Creative, nonconforming souls. We all have them in our rooms. How do we inspire and encourage without breaking that soul and keeping ours intact!? They can be difficult children to teach. They can be difficult children to reach. But they are so worth the effort. I have one this year. The creative, artistic talent I’ve seen only once before. It’s deep, it’s real, it’s raw. And it can take your breath away with its beauty and the emotions it reveals.
The art teacher and I confer about this child often. Quite often. While we admire the artistic abilities, we also worry. We worry about the inner thoughts this art work may be revealing. We also worry that this child may be holding a view that she is better than others because of this talent. The young naiveness this child had earlier in the year has been replaced with a bold conceit. Never a good thing for any soul. At the same time this child has stopped working. No reading, no writing, no math, no discussing, no paying attention…nothing except nonstop doodling. This is also very concerning and upsetting for all in the classroom. Again, we worry.
I’ve listened over the past few weeks as this child has boldly bragged to classmates that her art is the best. Even to the point of informing others that their work isn’t really art at all. The words have been hurtful and arrogant. We as a class were talking about college the other day. We do that a lot. Aspirations are good to discuss. Striving for more than a high school degree is something we all try to nurture. Like the fanning of burning embers to produce a brilliant flame, we encourage. This child boldly pronounced that she was going to get a scholarship to a good art school. Art colleges are all going to want her. It stopped the conversation dead in its track. Without even thinking of the consequences of my words I informed this child that no college would ever give her a scholarship no matter how talented she was if she continued to not do her school work. Whether a gifted football player, a talented musician or artist, grades matter. You could see the air deflate from her puffed up chest. Silence filled the room and I wondered what on Earth I just did. But her words were so hurtful and so wrong, I felt I couldn’t let them linger in the ears of everyone else and be the last words of this conversation. Yet, I felt my words were no better. I couldn’t sleep that night and decided I would apologize the next day.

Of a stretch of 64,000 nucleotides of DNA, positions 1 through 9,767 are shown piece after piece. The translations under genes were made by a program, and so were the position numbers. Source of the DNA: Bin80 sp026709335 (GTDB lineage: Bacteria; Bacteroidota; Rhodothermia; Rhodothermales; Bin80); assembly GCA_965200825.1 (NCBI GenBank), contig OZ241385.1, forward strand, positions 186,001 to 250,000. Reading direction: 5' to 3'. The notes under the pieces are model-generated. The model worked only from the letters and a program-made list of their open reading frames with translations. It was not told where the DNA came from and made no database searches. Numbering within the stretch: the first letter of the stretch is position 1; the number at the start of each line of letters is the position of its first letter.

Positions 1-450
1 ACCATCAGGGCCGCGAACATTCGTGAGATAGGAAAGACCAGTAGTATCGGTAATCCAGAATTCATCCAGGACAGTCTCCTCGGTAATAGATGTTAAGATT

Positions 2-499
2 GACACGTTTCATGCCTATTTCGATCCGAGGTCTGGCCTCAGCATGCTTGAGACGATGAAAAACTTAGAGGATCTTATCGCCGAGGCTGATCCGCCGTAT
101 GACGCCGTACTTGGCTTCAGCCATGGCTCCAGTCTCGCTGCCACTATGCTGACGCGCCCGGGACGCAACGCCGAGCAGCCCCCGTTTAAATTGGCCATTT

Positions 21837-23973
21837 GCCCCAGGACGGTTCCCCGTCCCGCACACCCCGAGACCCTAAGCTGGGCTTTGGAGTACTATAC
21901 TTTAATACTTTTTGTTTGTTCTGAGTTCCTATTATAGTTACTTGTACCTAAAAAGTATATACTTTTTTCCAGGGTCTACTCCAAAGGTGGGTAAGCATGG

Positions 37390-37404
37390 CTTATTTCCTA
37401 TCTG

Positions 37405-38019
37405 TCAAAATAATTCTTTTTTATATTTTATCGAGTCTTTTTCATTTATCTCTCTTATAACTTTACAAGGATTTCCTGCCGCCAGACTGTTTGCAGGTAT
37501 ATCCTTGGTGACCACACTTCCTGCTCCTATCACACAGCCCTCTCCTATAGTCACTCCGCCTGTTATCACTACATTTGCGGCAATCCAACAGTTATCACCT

The next morning came and this child sat down and did the morning seatwork. Hum. Then I looked up and saw furious writing. “What are you writing?” I asked. A long overdue reading summary was being written. Hum. Reading occurred with incredible focus and concentration, followed by the writing of a thoughtful response. Hum. I decided not to apologize and thought that maybe this child got the message. More than anything, I truly hope it continues. While an apology didn’t happen yet, a private conversation will occur when the timing seems right and appropriate. It will be interesting to see what thoughts she has. I truly wish her the best and hope to see her art work in the classrooms of an art school someday.
Sometimes honesty is worth the risk?